Humour and idioms

Recently read (while working slowly through a more serious book) were two books from my daughter’s reading pile, Dead Famous by Ben Elton and The Stupidest Angel, a Heart-warming Tale of Christmas Terror by Christopher Moore.

Both are narrated in a very modern idiom and are types of humor very different from what I grew up with in the dim distant past of a previous century. Both made me aware how culture and language change constantly. I wince (surely this will not surprise you,) at dialogue representing young people’s speech patterns.  Elton’s book is a murder mystery, set in a reality show where everything is filmed and recorded, but it is also a critique of his shallow and manipulative characters, caricatures, I hope, of modern youth. He skewers the empty quest for fame and celebrity in the midst of a tricky murder mystery.

The Stupidest Angel is weird humor. Granting a wish to a human child for Christmas, his mission, involves him with a boy who has seen Santa Claus murdered and wants him not to be dead. Understandably if you are a kid and Christmas is a couple of days away. The Stupidest Angel though, gets murders, brain eating zombies,(including a menacing Zombie Father Christmas)and a whole lot of things my grandson would think funny. “Zombie” was one of the first words he wanted to spell. I realize that my lifetime has taken me from old fashioned Bob Hope or Morecambe and Wise humour, through the Goons and Monty Python to a gruesome dissociative type of humour that I know my parents would hate and not find funny.  I do have to admit I enjoyed the gruesomeness!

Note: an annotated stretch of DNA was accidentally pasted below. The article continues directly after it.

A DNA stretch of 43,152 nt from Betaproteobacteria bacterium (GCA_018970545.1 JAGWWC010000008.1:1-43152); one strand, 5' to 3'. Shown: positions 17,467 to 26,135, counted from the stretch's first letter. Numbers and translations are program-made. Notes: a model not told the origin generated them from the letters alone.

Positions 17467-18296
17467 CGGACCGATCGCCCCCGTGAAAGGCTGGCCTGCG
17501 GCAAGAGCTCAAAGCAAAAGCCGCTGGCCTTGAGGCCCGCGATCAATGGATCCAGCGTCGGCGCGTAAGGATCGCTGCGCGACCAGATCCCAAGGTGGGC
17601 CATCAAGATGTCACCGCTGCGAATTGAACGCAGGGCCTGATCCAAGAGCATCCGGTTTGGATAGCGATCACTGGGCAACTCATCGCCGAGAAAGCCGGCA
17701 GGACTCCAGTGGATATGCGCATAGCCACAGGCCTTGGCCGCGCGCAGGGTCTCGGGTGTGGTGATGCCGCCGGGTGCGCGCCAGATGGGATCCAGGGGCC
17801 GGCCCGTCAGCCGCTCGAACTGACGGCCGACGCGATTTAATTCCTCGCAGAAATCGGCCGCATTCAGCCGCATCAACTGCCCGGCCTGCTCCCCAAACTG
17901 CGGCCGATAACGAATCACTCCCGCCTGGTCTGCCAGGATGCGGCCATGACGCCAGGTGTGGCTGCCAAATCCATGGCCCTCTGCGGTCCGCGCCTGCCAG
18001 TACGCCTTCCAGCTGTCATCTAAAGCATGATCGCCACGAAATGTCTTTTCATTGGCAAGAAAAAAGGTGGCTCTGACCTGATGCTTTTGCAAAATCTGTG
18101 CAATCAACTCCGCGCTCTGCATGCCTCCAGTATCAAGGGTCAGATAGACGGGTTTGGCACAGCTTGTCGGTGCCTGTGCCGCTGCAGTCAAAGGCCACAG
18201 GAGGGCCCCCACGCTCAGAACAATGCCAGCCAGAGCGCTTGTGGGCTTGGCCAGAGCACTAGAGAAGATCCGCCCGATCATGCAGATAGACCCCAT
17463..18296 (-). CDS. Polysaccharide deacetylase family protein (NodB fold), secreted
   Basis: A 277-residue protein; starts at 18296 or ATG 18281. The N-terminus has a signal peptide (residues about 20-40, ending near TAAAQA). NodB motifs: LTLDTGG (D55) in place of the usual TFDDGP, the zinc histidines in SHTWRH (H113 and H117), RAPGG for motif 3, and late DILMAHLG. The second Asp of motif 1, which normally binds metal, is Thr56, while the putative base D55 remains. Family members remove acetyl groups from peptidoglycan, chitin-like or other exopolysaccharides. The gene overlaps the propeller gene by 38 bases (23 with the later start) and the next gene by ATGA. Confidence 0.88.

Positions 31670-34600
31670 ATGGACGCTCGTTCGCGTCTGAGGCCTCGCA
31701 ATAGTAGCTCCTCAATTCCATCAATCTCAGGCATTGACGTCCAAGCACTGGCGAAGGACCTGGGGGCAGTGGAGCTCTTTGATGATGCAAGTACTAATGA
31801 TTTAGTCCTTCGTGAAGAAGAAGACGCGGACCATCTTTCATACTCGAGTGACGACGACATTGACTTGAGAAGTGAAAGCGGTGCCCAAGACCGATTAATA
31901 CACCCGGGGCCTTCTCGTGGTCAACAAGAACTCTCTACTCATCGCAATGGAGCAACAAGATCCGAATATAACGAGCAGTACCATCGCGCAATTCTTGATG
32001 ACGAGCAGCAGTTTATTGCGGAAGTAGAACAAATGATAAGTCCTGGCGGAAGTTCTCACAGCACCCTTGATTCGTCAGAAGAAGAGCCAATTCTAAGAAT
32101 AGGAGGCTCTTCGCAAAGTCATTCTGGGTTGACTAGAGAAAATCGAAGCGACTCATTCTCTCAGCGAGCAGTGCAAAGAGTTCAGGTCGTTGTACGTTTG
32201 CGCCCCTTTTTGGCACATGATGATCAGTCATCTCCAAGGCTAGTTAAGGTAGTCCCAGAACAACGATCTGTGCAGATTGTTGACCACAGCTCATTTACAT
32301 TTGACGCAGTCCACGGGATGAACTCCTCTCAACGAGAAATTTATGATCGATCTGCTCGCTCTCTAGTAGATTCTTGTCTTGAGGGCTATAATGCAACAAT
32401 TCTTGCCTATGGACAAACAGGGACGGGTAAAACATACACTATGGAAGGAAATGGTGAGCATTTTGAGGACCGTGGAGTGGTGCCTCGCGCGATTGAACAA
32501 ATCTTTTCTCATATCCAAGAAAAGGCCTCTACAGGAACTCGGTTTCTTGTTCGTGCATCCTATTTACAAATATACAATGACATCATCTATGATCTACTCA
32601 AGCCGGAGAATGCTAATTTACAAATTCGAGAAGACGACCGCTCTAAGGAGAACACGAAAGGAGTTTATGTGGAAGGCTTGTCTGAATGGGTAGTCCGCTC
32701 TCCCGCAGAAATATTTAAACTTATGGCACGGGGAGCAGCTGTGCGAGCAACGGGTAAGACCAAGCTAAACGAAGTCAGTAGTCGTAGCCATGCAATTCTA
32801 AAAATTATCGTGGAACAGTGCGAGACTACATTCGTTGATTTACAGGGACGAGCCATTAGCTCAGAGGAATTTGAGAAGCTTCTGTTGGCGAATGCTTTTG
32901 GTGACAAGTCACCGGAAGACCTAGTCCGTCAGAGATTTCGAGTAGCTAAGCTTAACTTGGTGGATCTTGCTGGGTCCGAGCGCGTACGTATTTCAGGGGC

The world turns indeed.

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